Research On Non-Monogamy


Prevalence of Non-Monogamy

Initial Research:

  • Most research shows that approximately two-thirds of long-term male couples who have been together for five years or more are honestly non-monogamous (Shernoff,LCSW, 2007).
  • The prevalence of non-monogamy in gay male relationships became widely known as the result of the ground-breaking book, The Male Couple, David McWhirter,M.D. and Andre Mattison,PhD., 1984. Based on interviews of 156 long-term couples, they found that after 5 years, all of the couples had incorporated some provision for outside sexual activity.
  • Since the AIDS pandemic, four studies have found that gay men have not become more monogamous out of fear of HIV (Crawford, Rodden, Kippax & Van de Ven, 2001; Davidovich,, 2001; Halkitis, Zade, Shrem & Marmor, 2004; LaSala, 2005).
  • Four studies document that only one third of male couples are sexually exclusive (Advocate Sex Poll, 2002; Bryant & Demian, 1994; LaSala,2004; Wagner, Remien& Carballo-Dieguez,2000).
  • One study contradicts these. 70% of men in male couples reported being monogamous and would view any outside sex as betrayal of commitment (Campbell,2000).
  • Multiple studies have found no significant differences in relationship quality or satisfaction between samples of sexually exclusive and non-exclusive male couples (Blasband & Peplau,1985; LaSala,2004,2005; Wagner,,2000).
  • Two studies found that both monogamous and self-described ‘open’ male couples demonstrated higher levels of relationship quality and lower levels of psychological distress compared with couples who had not negotiated non-monogamy but reported covert outside sexual activity (Wagner,,2000; LaSala, 2004).
  • Tangentially, a study on heterosexual relationships found that 24% of married men and 22% of married women had sex outside their marriages even though their spouse believed the relationship was sexually exclusive (Blumstein & Schwartz, 1983). (Of course, these numbers may have decreased as a result of the recent emphasis on family values).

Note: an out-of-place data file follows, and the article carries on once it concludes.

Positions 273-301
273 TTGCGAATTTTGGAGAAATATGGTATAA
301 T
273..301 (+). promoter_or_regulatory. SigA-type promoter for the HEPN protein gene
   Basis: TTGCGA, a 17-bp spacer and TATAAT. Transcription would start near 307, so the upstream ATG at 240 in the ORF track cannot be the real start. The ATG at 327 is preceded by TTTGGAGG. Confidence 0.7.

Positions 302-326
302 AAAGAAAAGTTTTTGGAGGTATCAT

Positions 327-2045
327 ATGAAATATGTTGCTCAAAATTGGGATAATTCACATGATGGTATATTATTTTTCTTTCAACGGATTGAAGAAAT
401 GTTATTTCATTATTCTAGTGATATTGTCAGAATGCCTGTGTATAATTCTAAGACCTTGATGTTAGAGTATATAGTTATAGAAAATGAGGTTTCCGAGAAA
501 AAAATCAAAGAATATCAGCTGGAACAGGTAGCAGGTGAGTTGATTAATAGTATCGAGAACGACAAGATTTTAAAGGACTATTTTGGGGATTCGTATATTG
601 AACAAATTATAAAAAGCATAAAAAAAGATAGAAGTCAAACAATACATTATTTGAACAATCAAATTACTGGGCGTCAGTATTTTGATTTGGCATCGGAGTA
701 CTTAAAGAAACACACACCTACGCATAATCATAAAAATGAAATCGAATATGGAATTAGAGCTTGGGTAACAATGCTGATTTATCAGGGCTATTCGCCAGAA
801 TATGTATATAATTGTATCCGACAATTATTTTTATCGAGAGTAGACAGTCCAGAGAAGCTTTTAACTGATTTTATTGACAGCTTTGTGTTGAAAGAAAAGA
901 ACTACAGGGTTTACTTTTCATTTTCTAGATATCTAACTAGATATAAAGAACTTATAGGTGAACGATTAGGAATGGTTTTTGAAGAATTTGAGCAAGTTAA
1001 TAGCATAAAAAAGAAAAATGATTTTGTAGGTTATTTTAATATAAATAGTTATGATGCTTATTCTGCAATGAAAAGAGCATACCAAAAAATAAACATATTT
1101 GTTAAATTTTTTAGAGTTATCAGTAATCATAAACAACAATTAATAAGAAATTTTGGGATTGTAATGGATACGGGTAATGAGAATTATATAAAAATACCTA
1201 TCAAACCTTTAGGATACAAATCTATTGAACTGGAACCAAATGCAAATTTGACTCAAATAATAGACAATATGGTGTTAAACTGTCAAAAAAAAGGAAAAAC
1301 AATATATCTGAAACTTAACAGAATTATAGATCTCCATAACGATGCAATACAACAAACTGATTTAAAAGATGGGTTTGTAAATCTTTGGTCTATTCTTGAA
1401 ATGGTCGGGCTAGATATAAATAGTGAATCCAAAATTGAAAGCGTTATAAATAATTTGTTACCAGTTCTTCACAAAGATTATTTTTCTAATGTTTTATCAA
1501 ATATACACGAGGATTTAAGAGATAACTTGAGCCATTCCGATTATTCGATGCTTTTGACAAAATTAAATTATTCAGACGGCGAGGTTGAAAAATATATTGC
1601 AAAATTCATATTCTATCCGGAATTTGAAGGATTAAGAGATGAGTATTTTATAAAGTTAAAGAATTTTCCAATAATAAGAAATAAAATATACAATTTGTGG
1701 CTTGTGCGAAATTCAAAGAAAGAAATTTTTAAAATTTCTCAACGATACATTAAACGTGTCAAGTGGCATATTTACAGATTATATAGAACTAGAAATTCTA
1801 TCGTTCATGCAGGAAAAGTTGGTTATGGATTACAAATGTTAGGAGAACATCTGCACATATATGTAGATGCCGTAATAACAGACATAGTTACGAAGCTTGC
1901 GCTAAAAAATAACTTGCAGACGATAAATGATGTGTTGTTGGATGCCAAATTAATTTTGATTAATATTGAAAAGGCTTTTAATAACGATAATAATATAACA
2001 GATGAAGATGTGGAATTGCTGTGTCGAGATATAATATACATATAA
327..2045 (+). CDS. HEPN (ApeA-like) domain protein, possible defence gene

– Excerpted from “Negotiated Nonmonogamy and Male Couples”, Michael Shernoff, LCSW, 2007

More Recently:

  • In 2010 researchers at SF State University revealed a study where they followed 556 male couples for 3 years.  45% were monogamous, 47% had open agreements, and 8% were discrepant (partners reported different understandings).  Colleen Hoff, SFSU Center for Research on Gender and Sexuality, July, 2010, AIDS Care.
  • CHEST (Dr. Jeffrey T. Parsons, director of Hunter College’s Center for HIV Educational Studies and Training) reports a study of 161 gay male couples where 53% were monogamous, 13% were open, 15% were ‘monogamish’, and 19% were discrepant.  Journal of Family Psychology, October, 2012.
  • A second CHEST study surveyed over 316 gay and bisexual men in relationships and found 57% were monogamous, 22% were open, 20% were ‘monogamish’. Alternatives to monogamy among gay male couples in a community survey: implications for mental health and sexual risk. Parsons JT, Starks TJ, DuBois S, Grov C, Golub SA, Archives of Sexual Behavior, Feb, 2013.
  • A study of 1006 gay men in U.K. found that 41% had previously experienced, or are currently in, an open relationship, FS magazine and GMFA, Feb, 2016

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© copyright 2016 Lanz Lowen and Blake Spears